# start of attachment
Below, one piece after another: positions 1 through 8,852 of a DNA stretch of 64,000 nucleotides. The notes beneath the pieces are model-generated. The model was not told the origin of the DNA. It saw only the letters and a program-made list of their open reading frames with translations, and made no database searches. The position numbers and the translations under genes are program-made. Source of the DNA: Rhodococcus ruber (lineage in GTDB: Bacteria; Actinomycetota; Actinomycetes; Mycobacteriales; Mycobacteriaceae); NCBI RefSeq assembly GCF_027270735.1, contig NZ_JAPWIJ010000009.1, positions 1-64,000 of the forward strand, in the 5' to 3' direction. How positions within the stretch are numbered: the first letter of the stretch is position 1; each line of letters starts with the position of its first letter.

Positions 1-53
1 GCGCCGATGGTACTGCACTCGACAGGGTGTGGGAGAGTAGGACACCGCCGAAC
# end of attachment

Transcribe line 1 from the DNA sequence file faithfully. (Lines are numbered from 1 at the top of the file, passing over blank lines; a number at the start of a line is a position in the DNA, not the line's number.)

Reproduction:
Below, one piece after another: positions 1 through 8,852 of a DNA stretch of 64,000 nucleotides. The notes beneath the pieces are model-generated. The model was not told the origin of the DNA. It saw only the letters and a program-made list of their open reading frames with translations, and made no database searches. The position numbers and the translations under genes are program-made. Source of the DNA: Rhodococcus ruber (lineage in GTDB: Bacteria; Actinomycetota; Actinomycetes; Mycobacteriales; Mycobacteriaceae); NCBI RefSeq assembly GCF_027270735.1, contig NZ_JAPWIJ010000009.1, positions 1-64,000 of the forward strand, in the 5' to 3' direction. How positions within the stretch are numbered: the first letter of the stretch is position 1; each line of letters starts with the position of its first letter.